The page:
Matthews’ flaming upper register is vital, and in the close-to-endgame Act Three scene with Karen Cargill’s Mother Marie, it’s impossible to imagine greater intensity from both singer-actors. Cargill, the most beautiful deliverer of French music drama (I’m thinking of her Berlioz Cleopatra and longing for her Didon), has absolutely what it takes for this variegated character to move between almost fanatical adherence to the rules and maternal tenderness. Floris Valiquette is more than usually disconcerting as the usually just sweet Constance, Blanche’s fellow novice (one production point bothers me, though the mixing of centuries is fine and it isn’t realistic: shouldn’t the two novices be wearing white?) The tears started to flow not at the troubled end of the first Prioress – Katarina Dalayman, great Wagnerian, is still in fine voice, though allowed less tenderness than usual in Kosky’s concentration on the horror-story – but when Constance wonders if she got the wrong death. Unfolded against a visual interlude of a beautiful flower garden, this scene is intensely moving (pictured below). Scene from Glyndebourne CarmelitesLight also penetrates the darkness with the purposeful, smiling entry of the second Prioress Madame Lidoine: Golda Schultz has a natural radiance which informs this marvellous role. But following a brutal disruption of the cloistered life which, for all its dramatic force is a bit more musical-Les-Mis-like than realistic, the fear which had been Blanche’s destiny, and which is spreading, with justification, “like the cholera or the plague”, leaves no-one untouched, Lidoine included (Schultz and members of the Glyndebourne chorus pictured below). It makes her even more human; who wouldn’t falter at the horrifying treatment of the women in prison?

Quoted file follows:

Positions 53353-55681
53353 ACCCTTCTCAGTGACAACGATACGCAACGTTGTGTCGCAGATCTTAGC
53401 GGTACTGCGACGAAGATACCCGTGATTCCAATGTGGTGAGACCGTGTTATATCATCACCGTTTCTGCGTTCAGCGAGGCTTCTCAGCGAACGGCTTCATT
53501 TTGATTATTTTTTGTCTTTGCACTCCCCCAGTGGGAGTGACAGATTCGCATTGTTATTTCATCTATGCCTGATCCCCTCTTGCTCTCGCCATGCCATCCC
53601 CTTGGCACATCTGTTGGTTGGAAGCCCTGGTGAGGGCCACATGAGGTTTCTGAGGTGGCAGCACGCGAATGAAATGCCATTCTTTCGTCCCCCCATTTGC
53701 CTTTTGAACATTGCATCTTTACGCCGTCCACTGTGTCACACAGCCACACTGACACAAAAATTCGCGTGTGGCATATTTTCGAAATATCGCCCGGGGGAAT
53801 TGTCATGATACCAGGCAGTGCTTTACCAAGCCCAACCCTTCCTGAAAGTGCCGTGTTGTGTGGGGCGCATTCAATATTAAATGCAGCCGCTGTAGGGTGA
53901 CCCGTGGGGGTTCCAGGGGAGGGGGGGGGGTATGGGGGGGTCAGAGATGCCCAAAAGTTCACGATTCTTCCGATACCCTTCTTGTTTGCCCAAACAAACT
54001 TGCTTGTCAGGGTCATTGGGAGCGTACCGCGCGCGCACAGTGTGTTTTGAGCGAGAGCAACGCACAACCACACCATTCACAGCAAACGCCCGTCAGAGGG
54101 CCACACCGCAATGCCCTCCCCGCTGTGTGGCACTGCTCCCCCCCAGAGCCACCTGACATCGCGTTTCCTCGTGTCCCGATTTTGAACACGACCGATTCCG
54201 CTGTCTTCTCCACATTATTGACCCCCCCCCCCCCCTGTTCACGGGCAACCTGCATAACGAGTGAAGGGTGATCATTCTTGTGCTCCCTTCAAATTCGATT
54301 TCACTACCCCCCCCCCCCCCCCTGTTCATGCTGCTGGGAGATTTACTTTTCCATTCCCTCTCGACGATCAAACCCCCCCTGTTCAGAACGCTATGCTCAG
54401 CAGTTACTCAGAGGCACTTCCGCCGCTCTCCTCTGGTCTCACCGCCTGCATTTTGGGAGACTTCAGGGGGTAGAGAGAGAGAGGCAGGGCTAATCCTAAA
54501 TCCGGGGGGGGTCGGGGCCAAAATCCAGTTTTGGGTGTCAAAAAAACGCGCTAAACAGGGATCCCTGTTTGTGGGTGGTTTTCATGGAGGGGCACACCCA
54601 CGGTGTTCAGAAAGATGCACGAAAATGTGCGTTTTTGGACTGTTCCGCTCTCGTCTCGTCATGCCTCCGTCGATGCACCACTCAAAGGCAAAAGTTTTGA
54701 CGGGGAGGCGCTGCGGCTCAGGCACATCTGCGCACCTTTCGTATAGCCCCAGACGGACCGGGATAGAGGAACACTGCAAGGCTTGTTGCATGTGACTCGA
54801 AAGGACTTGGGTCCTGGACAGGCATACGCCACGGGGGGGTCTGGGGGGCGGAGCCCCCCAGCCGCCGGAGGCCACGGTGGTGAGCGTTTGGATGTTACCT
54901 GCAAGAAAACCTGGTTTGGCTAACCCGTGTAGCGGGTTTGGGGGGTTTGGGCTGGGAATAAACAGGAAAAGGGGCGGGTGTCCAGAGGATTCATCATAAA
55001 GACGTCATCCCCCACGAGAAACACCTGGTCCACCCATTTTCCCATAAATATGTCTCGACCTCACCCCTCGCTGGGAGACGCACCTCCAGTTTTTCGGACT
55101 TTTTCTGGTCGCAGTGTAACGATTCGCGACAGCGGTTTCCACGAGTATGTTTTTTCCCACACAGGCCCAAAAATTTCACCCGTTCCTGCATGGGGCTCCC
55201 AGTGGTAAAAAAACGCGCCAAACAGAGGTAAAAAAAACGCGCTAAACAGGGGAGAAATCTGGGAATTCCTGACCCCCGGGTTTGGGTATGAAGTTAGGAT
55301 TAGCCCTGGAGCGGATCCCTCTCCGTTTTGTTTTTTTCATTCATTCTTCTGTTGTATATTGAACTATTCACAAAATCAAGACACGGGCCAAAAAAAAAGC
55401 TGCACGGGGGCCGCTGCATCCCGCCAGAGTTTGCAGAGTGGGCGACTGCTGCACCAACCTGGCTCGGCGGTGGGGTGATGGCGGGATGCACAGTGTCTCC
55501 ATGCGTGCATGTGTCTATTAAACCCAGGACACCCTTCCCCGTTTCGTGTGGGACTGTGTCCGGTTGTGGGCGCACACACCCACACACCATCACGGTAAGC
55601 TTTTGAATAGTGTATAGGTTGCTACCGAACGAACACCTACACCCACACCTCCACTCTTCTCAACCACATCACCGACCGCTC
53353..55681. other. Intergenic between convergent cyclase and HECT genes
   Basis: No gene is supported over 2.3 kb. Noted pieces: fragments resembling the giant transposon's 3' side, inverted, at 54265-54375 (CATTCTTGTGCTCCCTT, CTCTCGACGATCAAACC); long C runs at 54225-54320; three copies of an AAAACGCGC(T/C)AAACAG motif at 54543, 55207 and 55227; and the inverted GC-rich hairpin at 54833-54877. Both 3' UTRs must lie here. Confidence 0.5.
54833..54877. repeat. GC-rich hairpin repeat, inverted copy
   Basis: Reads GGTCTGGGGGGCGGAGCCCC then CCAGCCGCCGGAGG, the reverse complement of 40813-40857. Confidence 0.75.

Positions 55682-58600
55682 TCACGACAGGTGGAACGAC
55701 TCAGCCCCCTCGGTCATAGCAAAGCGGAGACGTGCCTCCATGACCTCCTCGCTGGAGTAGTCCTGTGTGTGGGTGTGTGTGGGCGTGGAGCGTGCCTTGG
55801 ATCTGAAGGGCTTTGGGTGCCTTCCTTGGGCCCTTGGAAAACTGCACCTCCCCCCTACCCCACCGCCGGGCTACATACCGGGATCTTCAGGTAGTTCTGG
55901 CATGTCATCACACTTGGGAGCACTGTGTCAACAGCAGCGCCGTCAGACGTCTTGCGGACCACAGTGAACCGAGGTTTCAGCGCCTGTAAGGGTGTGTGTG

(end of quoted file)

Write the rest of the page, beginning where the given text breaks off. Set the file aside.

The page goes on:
Guiding us through the bewilderments is Robin Ticciati, alert to every shift of colour in this quietly remarkable score: extraordinary how Poulenc moves even in a single melodic line from one section of the orchestra to another. The lower tones are especially impressive from the London Philharmonic: bass clarinet eerily phosphorescent in the darkness, cellos and basses thrusting forward an especially despairing low ebb to a four-chord sequence which permeates the score. Ticciati has worked intensively with Kosky – the wonders of a long rehearsal period! – on the nature of the many silences, both daring to add more at the ends of scenes and before interludes played equally riskily in front of a black drop-curtain. Golda Schultz in Glyndebourne CarmelitesMaybe at times there’s a bit too much screaming in the gaps, but the later stages are more devastating than even Poulenc might have anticipated. The smaller male roles all help to turn the screw; none is less than well taken. Hair-shearing, objects including spectacles dropped into plastic bags: this is only the start of the inevitable end. I won’t spoil how Kosky deals with the “Salve regina” sung by ever-diminishing numbers of Carmelites on their way to the guillotine, but let’s say that where Robert Carsen’s equally remarkable staging emphasized the grace, this is comfortless. And when you have to stop yourself from sobbing out loud, you know it’s worked. Like the Poulenc double-bill which Ticciati conducted last season, this will go down as one of Glyndebourne’s most unforgettable achievements.